The Carnivorous Plant FAQ v. 11.5
- courtesy of -
The International Carnivorous Plant Society

Q: Carnivorous plants of Europe--exciting Pinguicula!

A: In Europe, the native carnivorous plants are represented by Aldrovanda, Drosera, Drosophyllum, Pinguicula, and Utricularia. The only endemic European carnivorous plants are in the genus Pinguicula. The countries with the most carnivorous species are France and Spain (about 17 species each), meanwhile in terms of genus diversity, Hungary, Poland, Romania, Russia, and Spain lead with four genera each.

Below I list the European species. In some cases the classification of a country as "European" or "Asian" is a matter of perspective. I treat the borderline countries (Georgia, Azerbaijan, Armenia, Kazakhstan, and Russia) on both this and the carnivorous plants of Asia page; Cyprus and Turkey are treated as being Asian. I observe political borders and treat Greenland as European.

Historically Aldrovanda vesiculosa was found in many parts of Europe; an inventory of countries from the late 1800s includes France, Switzerland, Germany, Poland, Czechoslovakia, Austria, Hungary, Romania, Belarus, Baltic, Ukraine, Russia, Italy, Yugoslavia, and Bulgaria. Currently it is only found in Hungary, Poland, Romania, Yugoslavia, Ukraine, and Russia. (Introduced populations occur in Switzerland.) Its broad decline in range and number of sites is due to human activity--habitat destruction and degradation.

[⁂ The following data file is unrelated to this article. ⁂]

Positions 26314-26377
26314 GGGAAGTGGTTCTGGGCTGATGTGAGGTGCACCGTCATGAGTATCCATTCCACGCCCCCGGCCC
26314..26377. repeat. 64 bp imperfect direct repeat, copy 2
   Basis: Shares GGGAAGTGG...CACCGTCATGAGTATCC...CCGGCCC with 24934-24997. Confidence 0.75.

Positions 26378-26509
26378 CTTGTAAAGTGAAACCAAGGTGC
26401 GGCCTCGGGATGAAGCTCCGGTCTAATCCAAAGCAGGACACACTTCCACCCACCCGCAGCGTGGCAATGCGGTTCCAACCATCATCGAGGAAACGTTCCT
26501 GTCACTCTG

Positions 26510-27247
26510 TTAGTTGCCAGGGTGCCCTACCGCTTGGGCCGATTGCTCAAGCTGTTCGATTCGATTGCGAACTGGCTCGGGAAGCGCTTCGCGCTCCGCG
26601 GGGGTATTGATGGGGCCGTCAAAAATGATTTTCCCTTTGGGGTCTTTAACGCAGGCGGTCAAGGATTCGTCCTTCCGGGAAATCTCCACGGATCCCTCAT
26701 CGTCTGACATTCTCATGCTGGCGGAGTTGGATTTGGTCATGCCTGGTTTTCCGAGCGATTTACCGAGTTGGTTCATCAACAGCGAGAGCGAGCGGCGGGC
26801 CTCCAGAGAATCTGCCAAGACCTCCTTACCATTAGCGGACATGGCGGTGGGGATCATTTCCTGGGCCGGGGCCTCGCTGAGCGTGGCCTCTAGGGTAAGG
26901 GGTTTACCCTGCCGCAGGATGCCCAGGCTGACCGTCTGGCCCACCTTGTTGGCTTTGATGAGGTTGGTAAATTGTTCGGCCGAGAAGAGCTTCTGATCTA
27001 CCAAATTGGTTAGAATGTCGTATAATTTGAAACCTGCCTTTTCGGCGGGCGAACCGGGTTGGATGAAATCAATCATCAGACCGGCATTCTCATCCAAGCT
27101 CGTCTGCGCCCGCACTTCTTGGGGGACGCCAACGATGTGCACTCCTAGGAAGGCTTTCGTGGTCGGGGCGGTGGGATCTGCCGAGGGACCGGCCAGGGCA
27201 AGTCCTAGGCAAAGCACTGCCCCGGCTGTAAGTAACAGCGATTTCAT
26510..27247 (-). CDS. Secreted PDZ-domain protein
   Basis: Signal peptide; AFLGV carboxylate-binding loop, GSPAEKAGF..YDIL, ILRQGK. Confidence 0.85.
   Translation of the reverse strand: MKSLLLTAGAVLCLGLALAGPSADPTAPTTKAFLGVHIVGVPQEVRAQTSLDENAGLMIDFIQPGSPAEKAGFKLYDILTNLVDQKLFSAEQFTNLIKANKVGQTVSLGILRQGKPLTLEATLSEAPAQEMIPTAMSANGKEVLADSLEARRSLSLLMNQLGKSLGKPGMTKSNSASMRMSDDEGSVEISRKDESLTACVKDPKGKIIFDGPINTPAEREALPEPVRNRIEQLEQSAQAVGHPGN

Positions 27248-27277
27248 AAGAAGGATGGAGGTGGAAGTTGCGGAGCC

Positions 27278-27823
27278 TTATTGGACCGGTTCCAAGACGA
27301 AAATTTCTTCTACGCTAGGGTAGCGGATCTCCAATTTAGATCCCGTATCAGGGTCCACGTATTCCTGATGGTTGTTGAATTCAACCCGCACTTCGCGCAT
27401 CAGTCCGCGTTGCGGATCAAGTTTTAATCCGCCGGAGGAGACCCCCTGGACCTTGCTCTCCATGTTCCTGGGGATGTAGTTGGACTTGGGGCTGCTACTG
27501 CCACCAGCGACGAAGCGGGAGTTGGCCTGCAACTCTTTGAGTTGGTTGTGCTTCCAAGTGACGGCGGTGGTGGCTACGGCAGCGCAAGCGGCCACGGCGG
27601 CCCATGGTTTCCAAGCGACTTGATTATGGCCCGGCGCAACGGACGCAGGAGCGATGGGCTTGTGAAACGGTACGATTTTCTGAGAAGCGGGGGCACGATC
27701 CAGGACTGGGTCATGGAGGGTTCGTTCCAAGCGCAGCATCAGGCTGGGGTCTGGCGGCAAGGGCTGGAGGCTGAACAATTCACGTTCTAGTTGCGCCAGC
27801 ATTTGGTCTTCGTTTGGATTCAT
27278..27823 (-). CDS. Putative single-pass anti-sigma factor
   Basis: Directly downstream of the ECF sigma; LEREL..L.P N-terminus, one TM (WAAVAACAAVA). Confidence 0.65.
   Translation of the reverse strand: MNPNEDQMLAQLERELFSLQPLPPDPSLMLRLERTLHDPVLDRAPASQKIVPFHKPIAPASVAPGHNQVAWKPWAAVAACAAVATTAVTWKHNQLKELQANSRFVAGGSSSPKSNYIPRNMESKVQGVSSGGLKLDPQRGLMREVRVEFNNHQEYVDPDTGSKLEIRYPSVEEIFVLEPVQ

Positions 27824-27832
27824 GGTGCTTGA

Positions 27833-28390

Drosophyllum lusitanicum is almost a European endemic, as the vast number of sites for this plant are in Portugal and Spain. However, a few plants are also found in Morocco.

Europe's big claim to fame is its interesting set of Pinguicula species. While not as large as the list of species in México, it is still impressive. The species are given below with their European ranges; the species endemic to Europe are indicated as such, the others have ranges that extend beyond Europe:

The genus Drosera is represented by only three wide-ranging species, none of which are European endemics:

All the species in Europe are from the genus section Utricularia, except for U. subulata from section Setiscapella. The species U. bremii is almost endemic, except for the occurrence of this plant in Japan.

Page citations: Ansaldi, M., and Casper, J. 2009; Breckpot, C. 1997; Casper, J. 1966; Correia, E. & Freitas, H. 2002; Rice, B.A. 2006a; Schlauer, J. 2002; Taylor, P. 1989.


Revised: June 2012
©Barry Rice, 2005